Channeling Tech for Political Insight

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Posted by: briansittley Comments: 0 0 Post Date: January 24, 2017

tech-politicsWhile a bit off-topic from our usual biz-tech postings, today’s post is no less relevant in view of our nation’s recent political transition in Washington.  Our comments today are gleaned from a Wall Street Journal article by Personal Technology editor Geoffrey Fowler that asks the timely question: “Can Tech Make Democracy Better?”
Fowler points out the difficulty of what you’d think would be an easy task: Can you identify the roughly 30 public servants who represent you from the local to the national spectrum?  It’s harder than you’d think.  Fowler searched for online tools that might help.
One notable site is the Internet Archive’s searchable database of everything newly-elected President Trump has said on TV, assembled and hand-curated by humans and focused solely around Trump’s 800+TV appearances.  There will always be value in “checking the tape,” he notes, at a time when facts are often considered “up for debate.”
Open-data advocates including the Sunlight Foundation and Code for America have attracted thousands of volunteers who have put a lot of data online.  But while there are a lot of databases out there, what’s currently posted is just a fraction of everything the government is up to.  Fowler has found a few nonpartisan tech tools he says “could empower us to keep politicians honest,” and which we offer to our readers today as a public service.
There is no single source to find all your representatives, he notes.  Start at myreps.datamade.us, created by a civic data firm in Chicago.  You type in your address and find your representatives in the national and state capitals, as well as some city representatives.  Even there, only about 50,000 of all 519,000 elected American officials are listed.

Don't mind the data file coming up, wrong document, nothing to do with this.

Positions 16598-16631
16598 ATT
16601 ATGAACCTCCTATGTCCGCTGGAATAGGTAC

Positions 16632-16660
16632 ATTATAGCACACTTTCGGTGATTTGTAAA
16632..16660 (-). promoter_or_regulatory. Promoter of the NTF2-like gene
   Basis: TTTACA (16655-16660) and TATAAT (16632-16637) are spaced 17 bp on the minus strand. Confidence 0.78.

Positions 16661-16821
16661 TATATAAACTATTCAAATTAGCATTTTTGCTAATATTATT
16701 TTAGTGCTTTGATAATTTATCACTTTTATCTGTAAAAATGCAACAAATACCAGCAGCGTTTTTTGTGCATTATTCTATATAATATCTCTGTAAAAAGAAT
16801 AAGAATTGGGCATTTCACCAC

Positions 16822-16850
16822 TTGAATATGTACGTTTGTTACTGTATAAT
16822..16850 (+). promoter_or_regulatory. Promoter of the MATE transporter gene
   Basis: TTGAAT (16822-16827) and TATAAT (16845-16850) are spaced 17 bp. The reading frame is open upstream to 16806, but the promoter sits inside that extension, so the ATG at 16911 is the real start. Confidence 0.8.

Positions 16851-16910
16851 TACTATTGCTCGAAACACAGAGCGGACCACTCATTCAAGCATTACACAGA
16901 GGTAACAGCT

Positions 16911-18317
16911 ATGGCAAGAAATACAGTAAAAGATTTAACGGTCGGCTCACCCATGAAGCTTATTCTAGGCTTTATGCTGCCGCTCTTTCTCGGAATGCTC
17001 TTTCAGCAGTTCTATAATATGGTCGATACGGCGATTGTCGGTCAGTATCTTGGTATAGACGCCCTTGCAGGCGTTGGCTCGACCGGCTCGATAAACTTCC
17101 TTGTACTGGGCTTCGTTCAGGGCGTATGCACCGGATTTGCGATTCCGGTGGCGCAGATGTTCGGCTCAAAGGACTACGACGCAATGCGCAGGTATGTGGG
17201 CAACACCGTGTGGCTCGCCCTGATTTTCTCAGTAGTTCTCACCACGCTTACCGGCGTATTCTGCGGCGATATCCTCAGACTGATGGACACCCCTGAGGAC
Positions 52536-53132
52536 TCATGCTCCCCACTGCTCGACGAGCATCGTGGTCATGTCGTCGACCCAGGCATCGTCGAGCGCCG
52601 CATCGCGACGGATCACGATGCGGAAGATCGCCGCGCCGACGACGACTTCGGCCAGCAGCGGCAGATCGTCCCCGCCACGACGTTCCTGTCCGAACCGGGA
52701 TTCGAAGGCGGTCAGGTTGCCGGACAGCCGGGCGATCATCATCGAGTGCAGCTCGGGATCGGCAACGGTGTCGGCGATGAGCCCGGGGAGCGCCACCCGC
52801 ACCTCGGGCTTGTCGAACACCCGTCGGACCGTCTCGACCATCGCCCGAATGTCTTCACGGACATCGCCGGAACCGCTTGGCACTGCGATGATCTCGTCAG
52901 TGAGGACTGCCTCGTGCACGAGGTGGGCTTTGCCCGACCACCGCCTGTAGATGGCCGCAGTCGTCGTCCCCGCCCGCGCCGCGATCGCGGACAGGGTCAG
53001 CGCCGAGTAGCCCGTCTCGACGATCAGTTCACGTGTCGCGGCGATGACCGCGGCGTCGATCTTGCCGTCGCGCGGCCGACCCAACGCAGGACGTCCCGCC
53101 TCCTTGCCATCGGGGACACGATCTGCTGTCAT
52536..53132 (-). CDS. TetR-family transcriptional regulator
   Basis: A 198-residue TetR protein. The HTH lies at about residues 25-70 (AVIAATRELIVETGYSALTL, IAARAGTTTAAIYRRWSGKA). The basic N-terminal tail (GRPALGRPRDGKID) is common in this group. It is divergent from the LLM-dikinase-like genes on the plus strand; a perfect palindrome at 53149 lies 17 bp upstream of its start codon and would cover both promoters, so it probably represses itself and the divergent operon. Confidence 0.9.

A site called Govtrack.us lets you “follow specific legislators in Washington to see their voting records.”  The site also sends email alerts on bills your representatives may sponsor.
Votesmart.org links issues to details about what specific politicians have said and done.  Another site, Washingtonwatch.com helps convert pieces of national legislation into the cost or savings for the average family.
Yet another site, Brigade.com, is working to turn politics into a social network, and is currently oriented toward elections.
And then of course there’s Facebook and Twitter, where you can follow as many of your representatives as choose to post their views on pages there.
Taken together, you can consider these sites your Civic Feed.  In today’s new digital democracy, these new sites and portals provide citizens with some of the basic data we all need to stay informed, hear a candidate’s own words and views, and decide on candidates whose views most align with ours – not to mention, the truth.

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